Originating in Genoa, in the Ligurian region of northern Italy, Pesto alla Genovese traditionally consists of crushed garlic, basil, and pine nuts blended with olive oil, Parmigiano-Reggiano and Fiore Sardo, an Italian cheese made from sheep's milk. The name comes from the Italian 'pestare', which means to pound, to crush, in reference to the original method of preparing pesto with a marble mortar and wooden pestle. Italians also use walnuts for pesto, as they lend a rich earthiness to the pesto sauce, and are much more affordable than pine nuts. This foolproof recipe from my dogeared copy of The Silver Palate Cookbook by Julee Rosso and Sheila Lukins quip that this sauce is "more Mastroianni than DeNiro: suave, mellow, even elegant. Walnuts and heavy cream add sophistication to the basil garlic duo — a pesto that is equally at home on pasta, fluffed into hot rice or stirred into homemade mayonnaise as a sauce for cold poached fish or crudités". It is however right at home with spaghettini, linguine or any other thin pasta.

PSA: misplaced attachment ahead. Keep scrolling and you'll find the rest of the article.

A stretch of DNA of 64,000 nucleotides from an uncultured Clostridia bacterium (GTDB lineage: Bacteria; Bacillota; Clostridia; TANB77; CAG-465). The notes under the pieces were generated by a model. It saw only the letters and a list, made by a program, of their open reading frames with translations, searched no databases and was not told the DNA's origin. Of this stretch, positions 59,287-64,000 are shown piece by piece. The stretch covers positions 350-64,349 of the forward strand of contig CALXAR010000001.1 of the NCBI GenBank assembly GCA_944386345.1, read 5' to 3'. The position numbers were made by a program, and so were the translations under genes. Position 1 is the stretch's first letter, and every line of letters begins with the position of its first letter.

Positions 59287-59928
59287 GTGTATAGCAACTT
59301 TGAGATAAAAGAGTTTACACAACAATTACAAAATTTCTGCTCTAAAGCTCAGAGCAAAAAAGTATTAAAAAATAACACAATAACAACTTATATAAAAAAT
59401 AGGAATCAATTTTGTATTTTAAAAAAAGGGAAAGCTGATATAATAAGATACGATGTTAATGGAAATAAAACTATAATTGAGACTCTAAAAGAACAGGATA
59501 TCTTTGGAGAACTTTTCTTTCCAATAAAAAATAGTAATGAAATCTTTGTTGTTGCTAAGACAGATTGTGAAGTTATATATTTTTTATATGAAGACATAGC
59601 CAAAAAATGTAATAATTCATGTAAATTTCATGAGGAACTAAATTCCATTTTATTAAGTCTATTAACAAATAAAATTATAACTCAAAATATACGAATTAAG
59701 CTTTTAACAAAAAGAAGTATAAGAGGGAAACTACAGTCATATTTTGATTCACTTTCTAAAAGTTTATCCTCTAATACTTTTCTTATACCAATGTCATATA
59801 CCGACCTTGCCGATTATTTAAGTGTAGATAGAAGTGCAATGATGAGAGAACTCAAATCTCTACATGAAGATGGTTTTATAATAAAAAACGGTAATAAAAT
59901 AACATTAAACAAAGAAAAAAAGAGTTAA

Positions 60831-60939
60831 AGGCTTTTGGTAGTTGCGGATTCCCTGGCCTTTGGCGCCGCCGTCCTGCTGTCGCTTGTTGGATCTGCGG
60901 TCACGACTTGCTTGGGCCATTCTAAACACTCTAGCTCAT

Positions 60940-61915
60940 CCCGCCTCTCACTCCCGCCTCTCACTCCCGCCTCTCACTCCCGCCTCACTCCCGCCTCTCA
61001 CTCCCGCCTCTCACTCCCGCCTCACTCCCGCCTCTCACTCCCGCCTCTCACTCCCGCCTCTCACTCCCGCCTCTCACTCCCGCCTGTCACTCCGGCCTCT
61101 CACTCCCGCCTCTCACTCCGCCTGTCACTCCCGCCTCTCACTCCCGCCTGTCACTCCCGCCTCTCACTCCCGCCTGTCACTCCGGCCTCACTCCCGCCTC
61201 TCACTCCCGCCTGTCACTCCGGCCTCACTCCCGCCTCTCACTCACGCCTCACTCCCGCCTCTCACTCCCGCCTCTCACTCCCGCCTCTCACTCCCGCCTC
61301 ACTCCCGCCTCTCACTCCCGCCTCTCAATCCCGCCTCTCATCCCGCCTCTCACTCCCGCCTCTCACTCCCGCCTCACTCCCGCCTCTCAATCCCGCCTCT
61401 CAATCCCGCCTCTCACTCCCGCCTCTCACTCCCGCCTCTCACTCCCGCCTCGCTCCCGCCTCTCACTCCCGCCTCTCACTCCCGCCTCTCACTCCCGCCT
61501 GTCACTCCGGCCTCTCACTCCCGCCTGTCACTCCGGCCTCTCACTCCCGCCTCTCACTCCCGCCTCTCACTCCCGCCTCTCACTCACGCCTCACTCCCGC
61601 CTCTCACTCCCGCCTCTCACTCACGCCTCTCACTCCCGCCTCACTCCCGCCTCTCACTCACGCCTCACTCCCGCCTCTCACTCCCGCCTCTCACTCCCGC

Basil Pesto Spaghettini 
Serves 4

1 lb spaghettini, linguine or fettucine
1 1/2 tbsp salt
1/4 cup heavy cream
1 cup homemade pesto
1/2 cup freshly grated imported pecorino or parmigiano 

Bring a large pot of water to a boil. Add the salt and then when the water returns to a boil add the pasta. Use a wooden spoon to stir the pasta until all the stands are under the water. Boil rapidly until done to taste. To test, occasionally lift and bite a strand. Stir in 2 tablespoons of hot pasta water and the heavy cream to the pesto. Drain the pasta in a colander and return to the hot pan. Stir in the pesto and toss well to combine. Serve immediately on warm plates. Garnish with additional pepper and a bowl of grated cheese on the side if desired.